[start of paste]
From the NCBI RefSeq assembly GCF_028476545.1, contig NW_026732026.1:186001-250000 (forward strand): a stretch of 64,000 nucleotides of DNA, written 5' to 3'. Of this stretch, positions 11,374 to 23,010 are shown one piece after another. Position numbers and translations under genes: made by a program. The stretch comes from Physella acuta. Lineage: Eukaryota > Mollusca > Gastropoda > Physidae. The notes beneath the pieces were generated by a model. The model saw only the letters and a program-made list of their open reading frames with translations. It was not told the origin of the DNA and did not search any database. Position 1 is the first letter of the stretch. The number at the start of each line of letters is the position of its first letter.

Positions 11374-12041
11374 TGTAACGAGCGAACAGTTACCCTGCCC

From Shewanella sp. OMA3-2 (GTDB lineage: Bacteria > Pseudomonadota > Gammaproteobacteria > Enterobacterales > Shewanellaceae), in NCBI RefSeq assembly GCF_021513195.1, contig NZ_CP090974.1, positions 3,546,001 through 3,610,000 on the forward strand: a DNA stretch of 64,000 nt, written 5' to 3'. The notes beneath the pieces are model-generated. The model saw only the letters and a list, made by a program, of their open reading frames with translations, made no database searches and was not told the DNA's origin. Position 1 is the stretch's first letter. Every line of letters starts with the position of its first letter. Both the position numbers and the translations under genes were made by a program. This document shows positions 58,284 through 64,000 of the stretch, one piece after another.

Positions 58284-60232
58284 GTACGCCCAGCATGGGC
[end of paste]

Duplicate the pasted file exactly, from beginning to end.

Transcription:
From the NCBI RefSeq assembly GCF_028476545.1, contig NW_026732026.1:186001-250000 (forward strand): a stretch of 64,000 nucleotides of DNA, written 5' to 3'. Of this stretch, positions 11,374 to 23,010 are shown one piece after another. Position numbers and translations under genes: made by a program. The stretch comes from Physella acuta. Lineage: Eukaryota > Mollusca > Gastropoda > Physidae. The notes beneath the pieces were generated by a model. The model saw only the letters and a program-made list of their open reading frames with translations. It was not told the origin of the DNA and did not search any database. Position 1 is the first letter of the stretch. The number at the start of each line of letters is the position of its first letter.

Positions 11374-12041
11374 TGTAACGAGCGAACAGTTACCCTGCCC

From Shewanella sp. OMA3-2 (GTDB lineage: Bacteria > Pseudomonadota > Gammaproteobacteria > Enterobacterales > Shewanellaceae), in NCBI RefSeq assembly GCF_021513195.1, contig NZ_CP090974.1, positions 3,546,001 through 3,610,000 on the forward strand: a DNA stretch of 64,000 nt, written 5' to 3'. The notes beneath the pieces are model-generated. The model saw only the letters and a list, made by a program, of their open reading frames with translations, made no database searches and was not told the DNA's origin. Position 1 is the stretch's first letter. Every line of letters starts with the position of its first letter. Both the position numbers and the translations under genes were made by a program. This document shows positions 58,284 through 64,000 of the stretch, one piece after another.

Positions 58284-60232
58284 GTACGCCCAGCATGGGC